Aesthetics

©As a musician, even as a blues guitarist, aesthetics define my taste, my style. Because of such aesthetics, I'm inclined to grip it and let it rip. That's a style that speaks to me.

It's all about influences and taste, to me, as an artist.

It's also about what makes me tick. What moves me, and what gets some meaningful or soulful response from me.

Growing up, I tended to gravitate towards certain songs or playing styles. Always very eclectic, going from rock, pop, blues, to jazz, big bands, classical music, and opera music. Even my appreciation of art pieces, from paintings to sculptures, to structures and architecture. They spoke to me, they meant something to me, and some would resonate with the artist inside of me. 

Yet, there was always something in common in all of it. I liked soulful music. I didn't notice any of that because it didn't matter to me to know the "why." I was all about emotions, strong feelings, getting goosebumps.

I wanted to become an artist because of what art meant to me, what it did for me over the years, and how it made me feel. I figured it would be awesome if I could create something that would move people, to help them heal and live with joy. I wanted people to feel what I felt, to bring them comfort.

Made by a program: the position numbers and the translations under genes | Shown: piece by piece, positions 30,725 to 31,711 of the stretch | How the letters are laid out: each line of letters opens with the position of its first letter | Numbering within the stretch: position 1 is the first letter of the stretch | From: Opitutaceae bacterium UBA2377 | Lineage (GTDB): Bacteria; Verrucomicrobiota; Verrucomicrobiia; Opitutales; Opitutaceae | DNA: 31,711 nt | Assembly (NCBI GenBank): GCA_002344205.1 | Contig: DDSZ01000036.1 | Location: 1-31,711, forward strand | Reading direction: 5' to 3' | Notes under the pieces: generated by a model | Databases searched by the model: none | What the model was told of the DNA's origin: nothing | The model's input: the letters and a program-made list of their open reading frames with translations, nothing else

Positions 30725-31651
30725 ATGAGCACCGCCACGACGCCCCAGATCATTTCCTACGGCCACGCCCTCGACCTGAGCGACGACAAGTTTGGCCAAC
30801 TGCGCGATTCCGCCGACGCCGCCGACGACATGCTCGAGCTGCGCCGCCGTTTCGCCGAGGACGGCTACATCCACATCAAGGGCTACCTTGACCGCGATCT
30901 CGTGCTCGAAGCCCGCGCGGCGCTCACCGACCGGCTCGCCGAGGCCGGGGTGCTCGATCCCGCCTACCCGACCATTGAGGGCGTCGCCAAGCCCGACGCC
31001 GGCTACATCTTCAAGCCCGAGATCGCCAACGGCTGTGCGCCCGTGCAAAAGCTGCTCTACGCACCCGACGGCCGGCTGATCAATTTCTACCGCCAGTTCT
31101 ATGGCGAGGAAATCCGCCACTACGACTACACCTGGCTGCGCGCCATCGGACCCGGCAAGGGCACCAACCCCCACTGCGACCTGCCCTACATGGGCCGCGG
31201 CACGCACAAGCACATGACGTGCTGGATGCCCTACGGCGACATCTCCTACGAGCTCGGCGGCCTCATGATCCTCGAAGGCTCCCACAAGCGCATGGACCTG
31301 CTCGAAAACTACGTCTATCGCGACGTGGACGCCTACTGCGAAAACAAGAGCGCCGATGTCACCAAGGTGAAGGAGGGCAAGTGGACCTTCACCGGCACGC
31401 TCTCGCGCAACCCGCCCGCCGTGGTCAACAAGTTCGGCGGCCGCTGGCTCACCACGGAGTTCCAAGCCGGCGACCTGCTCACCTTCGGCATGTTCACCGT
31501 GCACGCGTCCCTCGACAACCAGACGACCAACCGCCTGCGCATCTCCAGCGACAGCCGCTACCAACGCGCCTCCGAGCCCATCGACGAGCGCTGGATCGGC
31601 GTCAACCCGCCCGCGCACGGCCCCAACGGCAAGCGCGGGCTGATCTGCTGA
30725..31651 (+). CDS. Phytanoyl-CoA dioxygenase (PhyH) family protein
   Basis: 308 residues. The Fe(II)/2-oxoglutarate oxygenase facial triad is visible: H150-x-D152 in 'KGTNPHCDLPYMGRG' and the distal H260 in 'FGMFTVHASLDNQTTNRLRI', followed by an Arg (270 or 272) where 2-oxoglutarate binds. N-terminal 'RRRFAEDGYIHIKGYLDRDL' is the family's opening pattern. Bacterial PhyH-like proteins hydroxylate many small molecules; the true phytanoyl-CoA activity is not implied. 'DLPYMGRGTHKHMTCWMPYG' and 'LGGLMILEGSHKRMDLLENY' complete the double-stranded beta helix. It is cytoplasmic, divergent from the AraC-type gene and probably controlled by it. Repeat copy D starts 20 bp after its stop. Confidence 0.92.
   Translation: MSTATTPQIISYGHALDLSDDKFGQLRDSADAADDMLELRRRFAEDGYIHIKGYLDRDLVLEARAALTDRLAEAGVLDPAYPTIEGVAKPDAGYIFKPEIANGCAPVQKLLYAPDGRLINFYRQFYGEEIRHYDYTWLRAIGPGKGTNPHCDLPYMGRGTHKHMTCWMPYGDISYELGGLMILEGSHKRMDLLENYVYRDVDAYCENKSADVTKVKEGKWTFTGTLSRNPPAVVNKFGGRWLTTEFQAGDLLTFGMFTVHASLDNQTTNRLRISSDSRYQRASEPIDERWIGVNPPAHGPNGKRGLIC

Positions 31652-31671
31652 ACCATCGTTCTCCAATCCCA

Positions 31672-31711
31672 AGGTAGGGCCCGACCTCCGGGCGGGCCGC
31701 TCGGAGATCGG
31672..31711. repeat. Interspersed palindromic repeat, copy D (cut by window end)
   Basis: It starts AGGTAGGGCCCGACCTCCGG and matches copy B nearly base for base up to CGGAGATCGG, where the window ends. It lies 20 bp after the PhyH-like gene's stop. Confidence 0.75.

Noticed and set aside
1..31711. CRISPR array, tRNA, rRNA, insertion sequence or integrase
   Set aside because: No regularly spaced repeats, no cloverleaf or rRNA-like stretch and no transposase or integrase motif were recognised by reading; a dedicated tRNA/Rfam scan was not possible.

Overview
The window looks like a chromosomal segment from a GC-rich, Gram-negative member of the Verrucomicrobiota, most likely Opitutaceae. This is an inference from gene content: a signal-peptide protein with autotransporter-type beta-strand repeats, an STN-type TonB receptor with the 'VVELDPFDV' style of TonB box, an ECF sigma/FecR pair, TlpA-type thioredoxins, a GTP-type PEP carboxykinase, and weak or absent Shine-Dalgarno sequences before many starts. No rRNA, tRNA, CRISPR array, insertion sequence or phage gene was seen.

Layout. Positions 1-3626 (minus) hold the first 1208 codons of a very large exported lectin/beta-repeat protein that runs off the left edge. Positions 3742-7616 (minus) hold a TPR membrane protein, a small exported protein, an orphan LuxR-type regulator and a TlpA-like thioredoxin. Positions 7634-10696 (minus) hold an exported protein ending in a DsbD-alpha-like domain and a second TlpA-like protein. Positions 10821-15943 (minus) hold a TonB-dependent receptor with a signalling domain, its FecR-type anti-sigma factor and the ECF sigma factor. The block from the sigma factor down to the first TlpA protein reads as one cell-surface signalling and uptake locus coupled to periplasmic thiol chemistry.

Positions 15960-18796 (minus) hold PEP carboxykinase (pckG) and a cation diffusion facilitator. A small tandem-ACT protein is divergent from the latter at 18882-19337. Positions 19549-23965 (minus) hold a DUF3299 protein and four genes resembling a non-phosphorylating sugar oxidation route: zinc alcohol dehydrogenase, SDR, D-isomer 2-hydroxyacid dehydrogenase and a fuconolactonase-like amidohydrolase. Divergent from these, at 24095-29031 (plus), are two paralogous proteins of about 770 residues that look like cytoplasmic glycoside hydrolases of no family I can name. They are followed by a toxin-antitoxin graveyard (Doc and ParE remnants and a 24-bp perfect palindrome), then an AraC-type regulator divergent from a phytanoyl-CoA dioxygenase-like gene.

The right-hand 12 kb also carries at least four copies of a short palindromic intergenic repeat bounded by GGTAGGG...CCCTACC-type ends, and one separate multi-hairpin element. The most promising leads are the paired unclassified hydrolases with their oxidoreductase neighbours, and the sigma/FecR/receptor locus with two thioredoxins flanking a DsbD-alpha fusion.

That is who I am as a person. It intertwines with my identity. My identity as a person is part of my musical identity. I resonated with the soulful playing styles because they were speaking to me in the same language I would respond. 

The understanding of who I am as a person is something that took long many years to come to me. I now have finally understood who I am and learned to accept myself for who I am. 

It is through that knowledge that I understand how I fit into this world. It gave a deeper meaning to what I have to say. Now I know what I am born to do, and I have embraced it. My art has a lot more meaning and depth because of it.

Those are many of the reasons I related to Victor Wooten so much. As I read through the chapter in the book To Be An Artist about his interview, I recall hearing some of the same words his mother told him.

Wooten says, In life, one of our main problems is that we are all trying to be someone else because we think we have to be, to please other people. But the easiest thing to be is ourselves and realize that's a great person to be. What the world needs is the best version of you possible.

I couldn't agree more with him, and it all reflects more and more on my art.

©All Rights Reserved - Mauricio Bernini

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